Israel's new central bank governor, Karnit Flug, addressed the issues of discrimination against Israeli Arabs in the labor market and the productivity gap between Israel and other developed countries during her first public appearance as governor on Tuesday.
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Israeli employment rates have substantially improved in recent years and are no longer low by international standards, Flug said. However, she pointed to ultra-Orthodox Jewish men and Arab men as two groups still affected by low employment rates. Even those who are employed, she said, often receive relatively low salaries, in part reflecting how inferior education and training lead to low work productivity.
"There is no ignoring the phenomena of discrimination and we know that the Arab public has difficulty entering specific industries, even if they have the appropriate training," Flug said. The exclusion of Arabs from the high-tech industry, for example, has had far-reaching effects on Arab-Israeli living standards, because it is one of the most productive and highest paying sectors in the Israeli economy, Flug said..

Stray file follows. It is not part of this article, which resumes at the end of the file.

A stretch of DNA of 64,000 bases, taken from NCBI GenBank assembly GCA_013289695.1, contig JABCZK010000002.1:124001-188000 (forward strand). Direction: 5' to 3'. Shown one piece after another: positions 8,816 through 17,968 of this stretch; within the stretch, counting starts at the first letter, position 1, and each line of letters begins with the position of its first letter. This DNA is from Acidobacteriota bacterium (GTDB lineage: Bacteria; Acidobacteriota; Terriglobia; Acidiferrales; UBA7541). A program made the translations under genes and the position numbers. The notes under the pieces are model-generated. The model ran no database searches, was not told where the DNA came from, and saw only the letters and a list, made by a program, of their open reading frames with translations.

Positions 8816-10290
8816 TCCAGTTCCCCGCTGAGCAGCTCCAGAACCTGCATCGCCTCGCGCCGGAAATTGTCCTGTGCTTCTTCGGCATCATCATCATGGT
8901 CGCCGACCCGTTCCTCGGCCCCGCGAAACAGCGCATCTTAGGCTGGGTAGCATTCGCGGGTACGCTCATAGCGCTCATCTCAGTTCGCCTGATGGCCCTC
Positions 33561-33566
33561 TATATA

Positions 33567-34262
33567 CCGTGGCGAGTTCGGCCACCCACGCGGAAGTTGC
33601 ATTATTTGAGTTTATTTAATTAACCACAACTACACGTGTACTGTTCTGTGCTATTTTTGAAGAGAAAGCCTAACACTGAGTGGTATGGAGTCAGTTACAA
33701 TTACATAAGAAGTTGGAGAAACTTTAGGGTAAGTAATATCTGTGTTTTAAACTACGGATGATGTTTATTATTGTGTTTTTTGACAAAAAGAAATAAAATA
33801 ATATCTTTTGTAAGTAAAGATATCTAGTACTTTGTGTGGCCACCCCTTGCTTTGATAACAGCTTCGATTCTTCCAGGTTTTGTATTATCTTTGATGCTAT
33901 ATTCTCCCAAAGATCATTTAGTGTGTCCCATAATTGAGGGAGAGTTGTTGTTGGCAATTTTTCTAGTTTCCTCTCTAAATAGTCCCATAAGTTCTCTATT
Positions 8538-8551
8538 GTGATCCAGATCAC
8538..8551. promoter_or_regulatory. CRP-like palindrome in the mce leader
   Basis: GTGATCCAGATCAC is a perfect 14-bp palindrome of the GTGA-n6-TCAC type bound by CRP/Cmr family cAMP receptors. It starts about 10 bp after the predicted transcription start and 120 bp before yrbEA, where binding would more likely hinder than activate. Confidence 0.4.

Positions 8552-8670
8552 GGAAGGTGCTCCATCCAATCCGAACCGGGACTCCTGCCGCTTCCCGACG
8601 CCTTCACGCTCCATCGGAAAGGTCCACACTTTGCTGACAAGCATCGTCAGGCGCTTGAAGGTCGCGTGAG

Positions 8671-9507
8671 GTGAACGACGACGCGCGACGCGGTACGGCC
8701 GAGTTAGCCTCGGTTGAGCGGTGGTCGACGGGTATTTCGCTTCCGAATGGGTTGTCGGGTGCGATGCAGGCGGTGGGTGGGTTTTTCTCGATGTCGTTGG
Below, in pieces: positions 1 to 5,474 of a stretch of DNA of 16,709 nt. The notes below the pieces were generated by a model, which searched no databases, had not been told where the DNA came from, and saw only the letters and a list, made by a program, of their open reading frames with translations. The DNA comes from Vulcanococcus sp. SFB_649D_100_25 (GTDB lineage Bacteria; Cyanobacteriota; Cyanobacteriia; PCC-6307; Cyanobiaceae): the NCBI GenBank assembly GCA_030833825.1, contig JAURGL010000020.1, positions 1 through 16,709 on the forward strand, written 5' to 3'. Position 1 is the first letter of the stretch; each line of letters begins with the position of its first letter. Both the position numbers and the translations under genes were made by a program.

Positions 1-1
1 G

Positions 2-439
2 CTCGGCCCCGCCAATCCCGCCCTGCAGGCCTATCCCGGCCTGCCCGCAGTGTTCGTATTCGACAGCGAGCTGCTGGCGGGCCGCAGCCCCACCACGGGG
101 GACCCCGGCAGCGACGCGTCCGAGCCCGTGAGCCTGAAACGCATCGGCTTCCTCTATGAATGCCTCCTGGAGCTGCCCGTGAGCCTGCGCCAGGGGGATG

"Our ability to continue to exist as a diverse society, but also one with social cohesion, depends, among other things, on the development of employment among Arab society in the coming years," Flug said. "If we find a way to utilize the potential to increase growth and reduce gaps we, Jews and Arabs, can enjoy the fruits of this process. If we don't figure out how to do this, we will pay, in my estimate, a heavy economic and social price in the coming years."
The central bank governor also mentioned that Israel suffers a long-term problem with productivity growth. "The average Israeli workers produces in a given hour less output than his counterpart in most OECD countries," she said. She added that the productivity gap between Israel and other developed countries, including the United States, has been growing over the years, instead of closing.
A 2012 report compiled by the Bank of Israel's research department found that the primary reason for low productivity was the relatively low investment rate in the Israeli economy. As a result, the average Israeli worker has relatively low productive capital to utilize compared to workers in other OECD countries. Another reason, according to the report, was bureaucratic hurdles - or, more broadly, a business environment that presents an obstacle to accelerated development of the country's business sector.